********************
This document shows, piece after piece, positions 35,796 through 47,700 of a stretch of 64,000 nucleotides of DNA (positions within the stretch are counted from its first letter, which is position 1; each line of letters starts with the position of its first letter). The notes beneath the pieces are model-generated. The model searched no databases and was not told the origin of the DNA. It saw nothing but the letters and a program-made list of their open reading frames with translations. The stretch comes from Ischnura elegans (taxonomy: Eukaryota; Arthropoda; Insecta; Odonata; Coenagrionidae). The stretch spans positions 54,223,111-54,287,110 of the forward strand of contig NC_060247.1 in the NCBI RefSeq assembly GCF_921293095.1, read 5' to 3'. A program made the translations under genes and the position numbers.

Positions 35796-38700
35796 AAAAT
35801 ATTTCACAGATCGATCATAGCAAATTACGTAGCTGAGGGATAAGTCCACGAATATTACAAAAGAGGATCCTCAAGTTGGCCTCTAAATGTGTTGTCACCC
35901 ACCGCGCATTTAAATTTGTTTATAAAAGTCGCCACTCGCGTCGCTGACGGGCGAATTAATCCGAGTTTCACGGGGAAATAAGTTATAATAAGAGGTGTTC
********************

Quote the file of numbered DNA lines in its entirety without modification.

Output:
This document shows, piece after piece, positions 35,796 through 47,700 of a stretch of 64,000 nucleotides of DNA (positions within the stretch are counted from its first letter, which is position 1; each line of letters starts with the position of its first letter). The notes beneath the pieces are model-generated. The model searched no databases and was not told the origin of the DNA. It saw nothing but the letters and a program-made list of their open reading frames with translations. The stretch comes from Ischnura elegans (taxonomy: Eukaryota; Arthropoda; Insecta; Odonata; Coenagrionidae). The stretch spans positions 54,223,111-54,287,110 of the forward strand of contig NC_060247.1 in the NCBI RefSeq assembly GCF_921293095.1, read 5' to 3'. A program made the translations under genes and the position numbers.

Positions 35796-38700
35796 AAAAT
35801 ATTTCACAGATCGATCATAGCAAATTACGTAGCTGAGGGATAAGTCCACGAATATTACAAAAGAGGATCCTCAAGTTGGCCTCTAAATGTGTTGTCACCC
35901 ACCGCGCATTTAAATTTGTTTATAAAAGTCGCCACTCGCGTCGCTGACGGGCGAATTAATCCGAGTTTCACGGGGAAATAAGTTATAATAAGAGGTGTTC